Articles | Volume 13, issue 11
Hydrol. Earth Syst. Sci., 13, 2105–2118, 2009
https://doi.org/10.5194/hess-13-2105-2009
Hydrol. Earth Syst. Sci., 13, 2105–2118, 2009
https://doi.org/10.5194/hess-13-2105-2009

  06 Nov 2009

06 Nov 2009

Hillslope hydrology under glass: confronting fundamental questions of soil-water-biota co-evolution at Biosphere 2

L. Hopp1, C. Harman2, S. L. E. Desilets3, C. B. Graham4, J. J. McDonnell1, and P. A. Troch3 L. Hopp et al.
  • 1Department of Forest Engineering, Resources and Management, Oregon State University, Corvallis, USA
  • 2Department of Geography, University of Illinois at Urbana-Champaign, USA
  • 3Department of Hydrology and Water Resources, The University of Arizona, Tucson, USA
  • 4Department of Crop and Soil Sciences, The Pennsylvania State University, University Park, USA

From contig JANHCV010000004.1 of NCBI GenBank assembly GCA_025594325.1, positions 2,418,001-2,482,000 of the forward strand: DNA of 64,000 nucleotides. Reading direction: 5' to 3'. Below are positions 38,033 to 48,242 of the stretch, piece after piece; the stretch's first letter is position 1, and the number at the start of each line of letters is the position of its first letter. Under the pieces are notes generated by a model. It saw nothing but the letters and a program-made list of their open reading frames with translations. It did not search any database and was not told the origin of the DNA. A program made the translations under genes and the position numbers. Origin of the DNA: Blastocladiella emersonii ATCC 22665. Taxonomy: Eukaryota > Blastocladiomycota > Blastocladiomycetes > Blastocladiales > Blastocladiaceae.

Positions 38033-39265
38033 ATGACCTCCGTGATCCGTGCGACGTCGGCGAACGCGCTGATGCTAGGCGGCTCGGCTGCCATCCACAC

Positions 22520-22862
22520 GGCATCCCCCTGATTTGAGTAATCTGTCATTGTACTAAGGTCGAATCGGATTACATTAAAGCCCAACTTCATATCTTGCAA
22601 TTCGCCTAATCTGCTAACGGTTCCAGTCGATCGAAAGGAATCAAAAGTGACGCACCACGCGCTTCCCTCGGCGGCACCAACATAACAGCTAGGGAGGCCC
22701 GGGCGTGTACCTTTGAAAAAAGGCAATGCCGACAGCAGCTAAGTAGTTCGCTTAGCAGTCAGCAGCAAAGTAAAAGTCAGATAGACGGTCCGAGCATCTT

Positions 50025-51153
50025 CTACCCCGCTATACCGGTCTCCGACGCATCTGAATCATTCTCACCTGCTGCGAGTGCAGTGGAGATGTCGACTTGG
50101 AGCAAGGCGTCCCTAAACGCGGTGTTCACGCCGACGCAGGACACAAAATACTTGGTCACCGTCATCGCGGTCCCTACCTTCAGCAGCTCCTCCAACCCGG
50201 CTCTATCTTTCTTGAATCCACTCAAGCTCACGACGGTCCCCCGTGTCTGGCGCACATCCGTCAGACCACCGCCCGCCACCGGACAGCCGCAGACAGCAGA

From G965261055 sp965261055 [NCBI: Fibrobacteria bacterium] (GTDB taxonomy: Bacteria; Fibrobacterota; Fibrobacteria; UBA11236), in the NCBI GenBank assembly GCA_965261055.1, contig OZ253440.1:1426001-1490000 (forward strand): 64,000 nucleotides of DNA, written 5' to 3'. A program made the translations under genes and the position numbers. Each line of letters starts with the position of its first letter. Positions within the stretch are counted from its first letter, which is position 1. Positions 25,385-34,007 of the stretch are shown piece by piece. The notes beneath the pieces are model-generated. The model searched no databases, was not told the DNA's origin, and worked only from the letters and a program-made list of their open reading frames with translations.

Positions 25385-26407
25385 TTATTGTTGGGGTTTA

Abstract. Recent studies have called for a new unifying hydrological theory at the hillslope and watershed scale, emphasizing the importance of coupled process understanding of the interactions between hydrology, ecology, pedology, geochemistry and geomorphology. The Biosphere 2 Hillslope Experiment is aimed at tackling this challenge and exploring how climate, soil and vegetation interact and drive the evolution of the hydrologic hillslope behavior. A set of three large-scale hillslopes (18 m by 33 m each) will be built in the climate-controlled experimental biome of the Biosphere 2 facility near Tucson, Arizona, USA. By minimizing the initial physical complexity of these hillslopes, the spontaneous formation of flow pathways, soil spatial heterogeneity, surface morphology and vegetation patterns can be observed over time. This paper documents the hydrologic design process for the Biosphere 2 Hillslope Experiment, which was based on design principles agreed upon among the Biosphere 2 science community. Main design principles were that the hillslopes should promote spatiotemporal variability of hydrological states and fluxes, facilitate transient lateral subsurface flow without inducing overland flow and be capable of supporting vegetation. Hydrologic modeling was used to identify a hillslope configuration (geometry, soil texture, soil depth) that meets the design objectives. The recommended design for the hillslopes consists of a zero-order basin shape with a 10 degree overall slope, a uniform soil depth of 1 m and a loamy sand soil texture. The sensitivity of the hydrologic response of this design to different semi-arid climate scenarios was subsequently tested. Our modeling showed that the timing of rainfall in relation to the timing of radiation input controls the spatiotemporal variability of moisture within the hillslope and the generation of lateral subsurface flow. The Biosphere 2 Hillslope Experiment will provide an excellent opportunity to test hypotheses, observe emergent patterns and advance the understanding of interactions.